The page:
Scythe by Neal Shusterman

Review by Juhyun Tony Bae

Simon Schuster Books for Young Readers, 2016

435 pages, paperback, $15.99 CAD, 978-1-442-47242-6

Ages 14+, Grades 9-12

Young Adult, Science Fiction, Fantasy, Action/Adventure

Rowen’s head was swimming. The smell of blood and the smoke pouring in through the shattered windows made him dizzy and muddled his thoughts. The curate looked no different than the strangers he practiced on every day—and for a moment, he felt himself out on the lawn in the middle of a killcraft exercise. Rowan unsheathed his sword and stalked forward, feeling the hunger, living in the moment, just as Goddard had said, and allowing himself to feel that hunger was freeing in a way Rowan couldn’t describe.

If you like reading sci-fi/fantasy you’re probably familiar with stories that grapple with immortality—you might even find the line, “death gives life meaning,” a tad cliché. With Neal Shusterman’s Scythe traveling that heavily-trodden dystopian road, for me, the question of the novel’s success came down to the story’s handling of the ideas and its ability to pave its own path.

In the story, humans have not only figured out immortality but have discovered the peak of technology and science—they know everything there is to know about the world. Human purpose and drive are nonexistent. However, there’s a catch to the immortality (there’s always a catch, right?). To control overpopulation, agents named “Scythes” exist to glean—kill permanently without the possibility of regeneration—select individuals. Our protagonists, Citra and Rowen, are high-schoolers suddenly chosen to become a Scythe’s apprentice. They both despise the idea of having to glean for the rest of their immortal existence but can’t help but feel attracted to having a purpose in a world where purpose no longer exists.

Pretty awesome, right? Other than the minor head-scratcher at the fact that they decided to kill random people rather than deal with the birthrates, I was sold. Reluctant protagonists, a mentor figure, thought-provoking ideas, violent action scenes, potential romance—the whole YA shabang!

Unfortunately, although the action is thrilling, Scythe is the reaper of its own brilliance when it comes to its world-building and themes. In trying to make the scythes intimidating, the author took it a step too far. Since scythes glean so often, instead of people living peacefully with immortality, they live in a world where death is always a sudden murder. People live in constant fear of the scythes. There is no clearer example for this other than the masses’ desperate and constant vying to be awarded a one-year gleaning immunity (which is a short time, immortality or not) from the scythes. On top of that, people work important, needed jobs, and entrepreneurs/scientists are still creating new tech, which completely goes against the whole peak of technology and knowledge thing that Shusterman set up in the opening chapters. This whole concept of “immortality taking away purpose”—something the book constantly tells us—is never shown and is often contradicted. This had me confused because while Shusterman is an experienced sci-fi author, it felt like the world-building was a throwaway setup for the author to write a cool action novel.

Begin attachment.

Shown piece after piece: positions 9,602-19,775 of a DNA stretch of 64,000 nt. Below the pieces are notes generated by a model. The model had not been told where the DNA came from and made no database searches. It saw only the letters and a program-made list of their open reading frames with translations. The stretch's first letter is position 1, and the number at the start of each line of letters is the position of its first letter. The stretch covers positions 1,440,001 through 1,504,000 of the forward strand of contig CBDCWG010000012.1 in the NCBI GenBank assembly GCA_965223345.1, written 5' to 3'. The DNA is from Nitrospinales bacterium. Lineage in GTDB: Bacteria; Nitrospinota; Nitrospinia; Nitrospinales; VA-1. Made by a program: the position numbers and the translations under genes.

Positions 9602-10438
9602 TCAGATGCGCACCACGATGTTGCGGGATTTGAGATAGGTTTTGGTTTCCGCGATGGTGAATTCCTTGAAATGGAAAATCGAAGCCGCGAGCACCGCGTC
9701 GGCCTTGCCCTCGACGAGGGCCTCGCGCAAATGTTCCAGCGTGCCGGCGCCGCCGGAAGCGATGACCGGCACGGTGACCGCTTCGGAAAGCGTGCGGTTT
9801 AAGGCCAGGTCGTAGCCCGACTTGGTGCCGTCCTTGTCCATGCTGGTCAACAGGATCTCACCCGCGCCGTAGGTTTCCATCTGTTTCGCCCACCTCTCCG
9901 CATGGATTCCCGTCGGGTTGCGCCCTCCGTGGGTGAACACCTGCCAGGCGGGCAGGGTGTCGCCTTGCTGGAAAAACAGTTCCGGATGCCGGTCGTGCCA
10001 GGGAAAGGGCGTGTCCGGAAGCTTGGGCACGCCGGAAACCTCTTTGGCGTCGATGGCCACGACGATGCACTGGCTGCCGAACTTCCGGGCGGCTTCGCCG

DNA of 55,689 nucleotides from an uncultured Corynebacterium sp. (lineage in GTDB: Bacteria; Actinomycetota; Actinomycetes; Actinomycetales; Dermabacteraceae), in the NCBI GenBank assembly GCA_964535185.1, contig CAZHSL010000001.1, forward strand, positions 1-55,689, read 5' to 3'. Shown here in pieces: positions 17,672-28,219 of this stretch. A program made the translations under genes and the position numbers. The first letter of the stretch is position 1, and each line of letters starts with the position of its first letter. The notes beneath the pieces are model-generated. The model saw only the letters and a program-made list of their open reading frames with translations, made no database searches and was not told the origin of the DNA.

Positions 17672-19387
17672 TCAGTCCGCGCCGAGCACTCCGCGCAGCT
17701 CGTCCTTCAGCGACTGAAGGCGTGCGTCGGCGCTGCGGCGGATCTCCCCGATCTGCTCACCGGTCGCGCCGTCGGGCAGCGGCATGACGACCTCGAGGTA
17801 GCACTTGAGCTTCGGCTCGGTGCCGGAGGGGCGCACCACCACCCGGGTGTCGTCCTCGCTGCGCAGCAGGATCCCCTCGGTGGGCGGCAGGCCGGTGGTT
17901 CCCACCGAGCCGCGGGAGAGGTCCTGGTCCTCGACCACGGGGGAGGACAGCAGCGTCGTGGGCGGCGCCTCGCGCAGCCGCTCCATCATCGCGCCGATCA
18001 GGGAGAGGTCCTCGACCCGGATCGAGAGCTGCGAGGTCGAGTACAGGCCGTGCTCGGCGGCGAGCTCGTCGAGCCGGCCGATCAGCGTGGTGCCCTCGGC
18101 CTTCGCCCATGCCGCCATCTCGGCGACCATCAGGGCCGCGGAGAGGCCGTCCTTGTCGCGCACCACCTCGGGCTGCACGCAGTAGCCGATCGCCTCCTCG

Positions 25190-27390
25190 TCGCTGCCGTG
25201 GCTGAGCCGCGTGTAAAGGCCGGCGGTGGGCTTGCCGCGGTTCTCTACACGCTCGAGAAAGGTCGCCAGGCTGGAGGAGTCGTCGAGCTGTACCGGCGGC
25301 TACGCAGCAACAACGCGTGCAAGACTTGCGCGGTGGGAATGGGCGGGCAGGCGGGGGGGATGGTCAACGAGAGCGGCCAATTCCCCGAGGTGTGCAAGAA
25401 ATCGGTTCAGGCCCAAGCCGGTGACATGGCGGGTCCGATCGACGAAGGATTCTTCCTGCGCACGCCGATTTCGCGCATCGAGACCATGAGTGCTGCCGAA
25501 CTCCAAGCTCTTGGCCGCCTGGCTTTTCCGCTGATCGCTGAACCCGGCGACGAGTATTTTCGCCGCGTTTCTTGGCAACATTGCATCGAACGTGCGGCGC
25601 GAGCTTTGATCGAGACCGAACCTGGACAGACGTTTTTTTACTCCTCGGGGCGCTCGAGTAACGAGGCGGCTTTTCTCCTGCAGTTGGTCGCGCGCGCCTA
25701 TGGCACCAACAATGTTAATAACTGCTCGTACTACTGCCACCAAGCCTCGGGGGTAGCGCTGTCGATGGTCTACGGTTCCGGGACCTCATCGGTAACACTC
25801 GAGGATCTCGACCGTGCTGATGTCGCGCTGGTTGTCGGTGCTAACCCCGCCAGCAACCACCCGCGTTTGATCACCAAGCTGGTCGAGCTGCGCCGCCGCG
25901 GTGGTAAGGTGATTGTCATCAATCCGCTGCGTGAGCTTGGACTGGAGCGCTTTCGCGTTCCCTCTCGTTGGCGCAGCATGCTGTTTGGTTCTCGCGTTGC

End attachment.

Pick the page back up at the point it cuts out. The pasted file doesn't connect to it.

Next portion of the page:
What is, however, undoubtedly a throwaway is the romance in this book. On top of having no chemistry, Citra and Rowen fall in love too quickly without the readers being able to see them interact in a meaningful way. This makes the romance feel shallow and unsatisfying as the readers can’t see what makes them a good couple or why their love is deeper than a simple hormonal fling. This problem is worsened by the fact that they are separated from each other almost immediately after the confession, so we can’t even see their relationship grow. 

The book isn’t without its shining moments though. What it does best is making things cool: from the naming of the scythes, their customizable robes that speak for their identity, martial arts and weapon specialties, everything about the scythes is badass. The action scenes, once they get going, are a blast to read, and the plot is full of surprises.

Although this book wasn’t for me, I did walk into it expecting a thoughtful dystopian novel. If, however, you’re in the market for a sci-fi themed action adventure full of gadgets, weapons, and martial arts displays, Scythe might be what you are looking for.

Juhyun Tony Bae is a Korean-Canadian writer currently studying at UBC. He’s been working on a dystopian YA novel that he says will be completed between the next one to fifty years. His work has been published in Grain, FreeFall, and Wax Poetry and Art. You can find him at

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